Once you have identified that work will be undertaken in a confined space it is important that the right controls are put in place. The Approved Code of Practice (ACoP) L1010 Safe Working in Confined Spaces provides details on the relevant provisions that must be considered. This includes an initial risk assessment that prioritises the identification of ‘measures needed so that work in confined spaces can be avoided’1. The parameters for making the decision to enter or employ an alternative external method are ‘reasonably practicable’. Examples of alternative reasonably practicable external methods include automatic tank cleaning systems, electronic survey equipment for inspections, long handle tools, remote operated valves and there are many more. The precautions required in a safe system of work will depend on the nature of the confined space and the results of a risk assessment. 

An effective risk assessment should consider conditions and potential hazards in three general areas:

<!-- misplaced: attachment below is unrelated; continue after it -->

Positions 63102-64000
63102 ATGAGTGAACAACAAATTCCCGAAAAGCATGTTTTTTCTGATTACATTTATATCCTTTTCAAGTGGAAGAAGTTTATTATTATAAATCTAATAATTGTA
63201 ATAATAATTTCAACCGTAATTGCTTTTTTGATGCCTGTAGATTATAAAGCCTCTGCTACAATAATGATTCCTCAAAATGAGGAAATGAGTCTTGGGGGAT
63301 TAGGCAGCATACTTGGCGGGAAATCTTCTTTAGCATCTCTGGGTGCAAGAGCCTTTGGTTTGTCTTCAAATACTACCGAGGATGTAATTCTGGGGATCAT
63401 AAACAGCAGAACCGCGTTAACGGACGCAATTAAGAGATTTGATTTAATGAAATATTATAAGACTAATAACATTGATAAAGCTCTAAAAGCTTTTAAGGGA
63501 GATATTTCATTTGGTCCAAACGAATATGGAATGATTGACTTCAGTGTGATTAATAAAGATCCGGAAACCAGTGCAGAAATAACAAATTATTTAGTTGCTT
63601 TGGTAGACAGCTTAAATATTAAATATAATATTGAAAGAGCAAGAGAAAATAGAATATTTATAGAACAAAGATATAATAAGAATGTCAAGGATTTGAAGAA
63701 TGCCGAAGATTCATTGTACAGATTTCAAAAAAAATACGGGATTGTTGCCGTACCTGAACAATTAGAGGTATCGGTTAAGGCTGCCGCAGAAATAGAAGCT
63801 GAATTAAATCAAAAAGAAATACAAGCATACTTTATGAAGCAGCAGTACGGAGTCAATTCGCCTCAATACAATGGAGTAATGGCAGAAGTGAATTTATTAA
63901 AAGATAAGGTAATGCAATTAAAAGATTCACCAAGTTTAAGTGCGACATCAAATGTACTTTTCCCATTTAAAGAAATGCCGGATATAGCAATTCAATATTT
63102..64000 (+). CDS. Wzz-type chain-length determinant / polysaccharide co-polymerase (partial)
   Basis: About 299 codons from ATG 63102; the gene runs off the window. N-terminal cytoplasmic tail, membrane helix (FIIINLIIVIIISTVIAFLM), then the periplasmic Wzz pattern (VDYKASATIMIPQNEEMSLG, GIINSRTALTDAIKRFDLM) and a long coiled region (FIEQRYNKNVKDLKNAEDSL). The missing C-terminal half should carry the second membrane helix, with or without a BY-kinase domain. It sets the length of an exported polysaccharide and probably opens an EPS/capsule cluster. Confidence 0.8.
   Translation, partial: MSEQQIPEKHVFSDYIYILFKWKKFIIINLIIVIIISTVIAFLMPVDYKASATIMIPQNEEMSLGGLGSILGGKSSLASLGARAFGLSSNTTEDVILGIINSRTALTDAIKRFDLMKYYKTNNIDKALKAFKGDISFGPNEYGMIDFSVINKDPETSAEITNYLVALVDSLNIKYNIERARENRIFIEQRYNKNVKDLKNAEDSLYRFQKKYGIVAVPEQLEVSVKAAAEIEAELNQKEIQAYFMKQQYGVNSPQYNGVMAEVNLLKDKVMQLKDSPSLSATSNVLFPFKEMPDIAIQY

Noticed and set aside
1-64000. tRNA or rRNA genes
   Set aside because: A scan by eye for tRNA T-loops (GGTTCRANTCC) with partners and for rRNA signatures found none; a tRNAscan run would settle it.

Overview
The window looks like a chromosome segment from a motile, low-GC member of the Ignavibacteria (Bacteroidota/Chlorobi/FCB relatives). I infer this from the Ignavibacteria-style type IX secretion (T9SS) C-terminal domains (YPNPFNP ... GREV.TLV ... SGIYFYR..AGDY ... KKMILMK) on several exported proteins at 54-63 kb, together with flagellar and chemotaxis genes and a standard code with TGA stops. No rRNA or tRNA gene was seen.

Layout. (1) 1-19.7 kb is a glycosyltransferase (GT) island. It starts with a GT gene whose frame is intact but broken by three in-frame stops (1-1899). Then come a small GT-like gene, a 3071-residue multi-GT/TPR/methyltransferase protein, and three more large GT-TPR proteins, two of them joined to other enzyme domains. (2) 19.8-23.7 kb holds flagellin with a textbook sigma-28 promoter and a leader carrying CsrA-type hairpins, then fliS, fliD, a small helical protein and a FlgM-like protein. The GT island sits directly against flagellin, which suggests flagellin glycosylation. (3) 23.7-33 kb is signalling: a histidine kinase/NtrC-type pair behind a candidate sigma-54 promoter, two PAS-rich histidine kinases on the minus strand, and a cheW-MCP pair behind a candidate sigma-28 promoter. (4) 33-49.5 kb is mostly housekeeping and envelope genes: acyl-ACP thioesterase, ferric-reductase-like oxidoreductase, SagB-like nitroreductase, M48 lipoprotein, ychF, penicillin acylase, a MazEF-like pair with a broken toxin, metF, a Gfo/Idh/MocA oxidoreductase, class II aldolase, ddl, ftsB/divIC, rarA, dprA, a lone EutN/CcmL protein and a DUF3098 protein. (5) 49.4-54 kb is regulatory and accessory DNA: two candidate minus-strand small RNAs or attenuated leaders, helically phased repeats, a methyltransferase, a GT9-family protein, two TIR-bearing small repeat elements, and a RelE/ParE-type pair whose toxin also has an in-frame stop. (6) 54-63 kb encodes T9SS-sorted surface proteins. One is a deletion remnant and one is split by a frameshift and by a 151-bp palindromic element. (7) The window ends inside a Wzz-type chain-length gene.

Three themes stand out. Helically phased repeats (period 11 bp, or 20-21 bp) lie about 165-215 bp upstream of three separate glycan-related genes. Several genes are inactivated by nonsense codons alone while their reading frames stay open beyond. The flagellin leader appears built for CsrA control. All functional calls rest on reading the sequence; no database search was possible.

• The current condition of the work environment. Consider factors such as corrosion, areas that might be unstable, the previous contents and residues, contamination from other areas which can often be some distance away, any condition that may cause oxygen deficiency or enrichment and the physical layout of the area.

  • Hazards and conditions created by the work in the confined space. This might include fumes or vapours from cleaning materials, the introduction of a source of ignition such as electrical equipment or work that increases the temperature.

  • Hazards that are outside the space but can create a danger to people working in the area. Examples might include the unintended release of gases or liquids through pipe-work that is not adequately isolated, gases that drift in from adjacent plants and processes, or the unintended activation of any machinery in the confined space that isn’t adequately isolated.

If alternative external methods are not viable, then taking the necessary precautions for safe working in a confined space, which will include training, supervision, ensuring safe access and egress, testing and monitoring the atmosphere before and during the procedure, having a reliable communications system in place and suitable equipment for the job is essential. In the event of an accident, you would need to show you have followed the code or complied with the law in some other way otherwise a court will find you at fault.